When there are mortgage market abnormalities, we must take advantage to get the lowest rate and best terms possible.
There were two mortgage abnormalities to learn from in 2021. They were:
1) The average 15-year mortgage rate was way below the average 5/1 ARM and 7/1 AM rate. Therefore, you should take advantage.
2) The average 30-year mortgage rate has been lagging behind while the 10-year bond yield has been going up. Therefore, the 30-year fixed rate mortgage looks very enticing as well.
As a result, if you are looking to refinance your mortgage or are buying a house, get either a 30-year fixed or a 15-year fixed. Both are offering the best value out of all the mortgage products that current exist today.
Credible is my favorite place to refinance a mortgage or get a new mortgage. You’ll get real, no-obligation quotes from competing lenders in minutes. Take advantage of the current mortgage market abnormality!
Don’t Miss Mortgage Abnormalities
With so much euphoria over the opening up of the economy, it’s worth focusing on the 1%.
I’m not talking about the top 1% income-earners in America. Those folks are doing well, as usual. I’m talking about the 10-year bond yield quickly going back to 1%+ and now at ~1.55%. Inflation exceptions are much higher now due to great anticipation of economic growth.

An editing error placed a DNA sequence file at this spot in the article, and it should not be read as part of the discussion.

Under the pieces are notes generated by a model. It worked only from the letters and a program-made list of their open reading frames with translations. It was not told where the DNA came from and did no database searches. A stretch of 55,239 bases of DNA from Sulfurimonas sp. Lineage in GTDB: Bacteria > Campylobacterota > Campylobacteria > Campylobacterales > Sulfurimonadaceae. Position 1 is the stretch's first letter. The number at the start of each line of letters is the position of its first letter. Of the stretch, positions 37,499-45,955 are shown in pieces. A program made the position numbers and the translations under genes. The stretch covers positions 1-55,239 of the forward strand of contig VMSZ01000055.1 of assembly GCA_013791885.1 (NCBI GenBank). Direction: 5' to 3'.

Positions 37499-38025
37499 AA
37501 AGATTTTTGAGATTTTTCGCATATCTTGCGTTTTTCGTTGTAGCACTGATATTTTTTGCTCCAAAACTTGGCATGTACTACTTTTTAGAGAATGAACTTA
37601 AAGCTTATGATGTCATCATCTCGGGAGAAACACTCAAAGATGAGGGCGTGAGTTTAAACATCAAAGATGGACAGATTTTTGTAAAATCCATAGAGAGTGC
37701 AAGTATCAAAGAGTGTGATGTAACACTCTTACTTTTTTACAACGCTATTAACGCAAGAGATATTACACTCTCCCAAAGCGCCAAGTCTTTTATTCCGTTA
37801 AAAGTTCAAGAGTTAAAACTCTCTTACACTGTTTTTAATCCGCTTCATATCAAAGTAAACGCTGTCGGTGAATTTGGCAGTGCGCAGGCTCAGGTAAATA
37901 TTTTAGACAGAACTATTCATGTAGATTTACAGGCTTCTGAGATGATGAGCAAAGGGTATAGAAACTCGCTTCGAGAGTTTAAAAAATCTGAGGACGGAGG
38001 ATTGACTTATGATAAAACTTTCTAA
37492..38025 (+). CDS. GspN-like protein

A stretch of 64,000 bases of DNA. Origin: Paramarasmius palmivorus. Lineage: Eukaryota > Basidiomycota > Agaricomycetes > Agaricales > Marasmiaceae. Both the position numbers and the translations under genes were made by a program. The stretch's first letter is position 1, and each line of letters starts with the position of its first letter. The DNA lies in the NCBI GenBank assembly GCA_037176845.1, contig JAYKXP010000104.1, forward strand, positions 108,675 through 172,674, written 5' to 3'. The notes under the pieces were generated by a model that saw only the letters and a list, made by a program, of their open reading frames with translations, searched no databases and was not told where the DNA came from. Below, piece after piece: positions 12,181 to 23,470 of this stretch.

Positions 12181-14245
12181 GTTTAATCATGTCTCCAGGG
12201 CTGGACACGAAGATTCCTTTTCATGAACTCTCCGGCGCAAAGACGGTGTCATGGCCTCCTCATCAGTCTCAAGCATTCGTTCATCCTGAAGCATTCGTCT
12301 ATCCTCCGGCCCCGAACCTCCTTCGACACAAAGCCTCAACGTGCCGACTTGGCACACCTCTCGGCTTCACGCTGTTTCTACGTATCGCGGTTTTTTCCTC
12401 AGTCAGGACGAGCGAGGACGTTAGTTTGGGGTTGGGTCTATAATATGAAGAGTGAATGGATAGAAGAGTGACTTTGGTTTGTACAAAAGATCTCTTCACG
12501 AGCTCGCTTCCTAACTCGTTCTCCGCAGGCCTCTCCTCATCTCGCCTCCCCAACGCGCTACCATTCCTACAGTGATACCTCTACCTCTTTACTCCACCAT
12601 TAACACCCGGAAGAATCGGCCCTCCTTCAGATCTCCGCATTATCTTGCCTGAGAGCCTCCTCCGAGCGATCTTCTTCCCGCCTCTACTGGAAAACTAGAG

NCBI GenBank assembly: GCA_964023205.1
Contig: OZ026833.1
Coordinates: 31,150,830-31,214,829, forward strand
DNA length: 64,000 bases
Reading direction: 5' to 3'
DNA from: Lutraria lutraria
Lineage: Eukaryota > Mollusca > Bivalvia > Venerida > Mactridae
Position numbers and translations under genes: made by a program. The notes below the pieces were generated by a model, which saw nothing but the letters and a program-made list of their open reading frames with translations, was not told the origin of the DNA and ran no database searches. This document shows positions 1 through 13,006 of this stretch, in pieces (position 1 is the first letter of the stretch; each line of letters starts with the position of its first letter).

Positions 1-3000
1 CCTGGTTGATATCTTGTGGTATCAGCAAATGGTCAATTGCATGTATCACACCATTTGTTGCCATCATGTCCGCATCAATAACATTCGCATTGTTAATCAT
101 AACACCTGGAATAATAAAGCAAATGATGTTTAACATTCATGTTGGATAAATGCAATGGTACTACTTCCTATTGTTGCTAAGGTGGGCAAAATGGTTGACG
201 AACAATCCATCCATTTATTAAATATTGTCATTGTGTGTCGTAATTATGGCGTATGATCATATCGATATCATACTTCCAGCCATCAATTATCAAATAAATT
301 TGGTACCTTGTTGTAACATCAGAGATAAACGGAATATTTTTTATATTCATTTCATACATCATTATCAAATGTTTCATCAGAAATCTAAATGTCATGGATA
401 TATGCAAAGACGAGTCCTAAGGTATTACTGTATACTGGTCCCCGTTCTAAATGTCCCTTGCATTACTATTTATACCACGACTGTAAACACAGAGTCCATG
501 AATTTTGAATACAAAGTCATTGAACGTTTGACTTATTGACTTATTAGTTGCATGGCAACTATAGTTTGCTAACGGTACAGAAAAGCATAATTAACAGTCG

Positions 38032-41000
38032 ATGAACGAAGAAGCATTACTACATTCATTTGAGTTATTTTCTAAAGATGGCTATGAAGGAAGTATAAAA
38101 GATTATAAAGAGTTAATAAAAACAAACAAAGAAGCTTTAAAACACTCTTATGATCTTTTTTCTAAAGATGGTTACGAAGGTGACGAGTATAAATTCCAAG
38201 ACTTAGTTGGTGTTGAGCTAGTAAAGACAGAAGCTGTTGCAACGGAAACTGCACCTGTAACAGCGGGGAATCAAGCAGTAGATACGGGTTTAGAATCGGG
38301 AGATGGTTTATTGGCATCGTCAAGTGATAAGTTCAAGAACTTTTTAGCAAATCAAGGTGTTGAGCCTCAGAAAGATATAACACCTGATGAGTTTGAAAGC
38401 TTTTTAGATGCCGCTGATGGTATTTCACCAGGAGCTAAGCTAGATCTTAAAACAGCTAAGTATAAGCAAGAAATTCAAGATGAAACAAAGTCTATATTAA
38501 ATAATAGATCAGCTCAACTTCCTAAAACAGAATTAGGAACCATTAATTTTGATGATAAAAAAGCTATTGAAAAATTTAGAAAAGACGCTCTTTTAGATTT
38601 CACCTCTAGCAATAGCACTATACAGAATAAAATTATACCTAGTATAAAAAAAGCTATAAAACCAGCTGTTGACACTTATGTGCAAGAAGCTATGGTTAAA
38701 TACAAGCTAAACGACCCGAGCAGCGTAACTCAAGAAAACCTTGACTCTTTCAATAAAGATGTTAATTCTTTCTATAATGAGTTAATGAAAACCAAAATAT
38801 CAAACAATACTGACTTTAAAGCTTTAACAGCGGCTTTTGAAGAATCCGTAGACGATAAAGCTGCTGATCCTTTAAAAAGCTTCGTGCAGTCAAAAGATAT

Since August 4, 2020, the 10-year bond yield has been creeping higher. It’s gone from a low of about 0.51% to a high of about 0.85% before the presidential election results. On a percentage change basis, this 67% move higher was massive.
However, during this 67% upward swing in the 10-year bond yield, the average rate on a 30-year fixed mortgage continued to decline to a low of ~2.76% on average. I didn’t write about it at first because I thought it was a temporary glitch in the matrix. However, after more than three months, this abnormality is definitely worth recognizing.
Under normal circumstances, the 30-year fixed mortgage rate should have increased by about 0.25%. Today, the 10-year bond yield has rise by about 1.15% (1.65% – 0.5%). However, the 30-year fixed rate mortgage average has only increased by 0.45% on average. This mortgage anomaly is an opportunity!
Why Did The 30-YR Fixed Rate Decline When Bond Yields Went Up?
The simple answer is that banks were more able to lend once they got through a tremendous refinance backlog and hired more people.
When the pandemic hit, lending standards tightened tremendously. Refinances took weeks or months longer than normal to close.
For example, it took me a couple weeks longer than average to get pre-approved for a mortgage a month after lockdowns began. Meanwhile, I was getting plenty of feedback from readers that their mortgages were taking longer to close too.
At the same time, demand to refinance skyrocketed given rates fell by over 1% in a short time period. Many lenders found themselves short-staffed and began aggressively trying to hire to meet the increased demand.
Lenders Increased Their Spread
To help dampen the volume, lenders also charged a higher spread over an index. For example, instead of charging a mortgage rate 2% above LIBOR, lenders began charging 2.25% or 2.5% above LIBOR.
Banks that found themselves more undermanned than others rationally charged higher mortgage rates. As a result, consumers had to diligently shop around to get the best rate.
Today, lenders have more capacity to handle refinances and purchase loans because demand has subsided and more people are employed to handle the workload.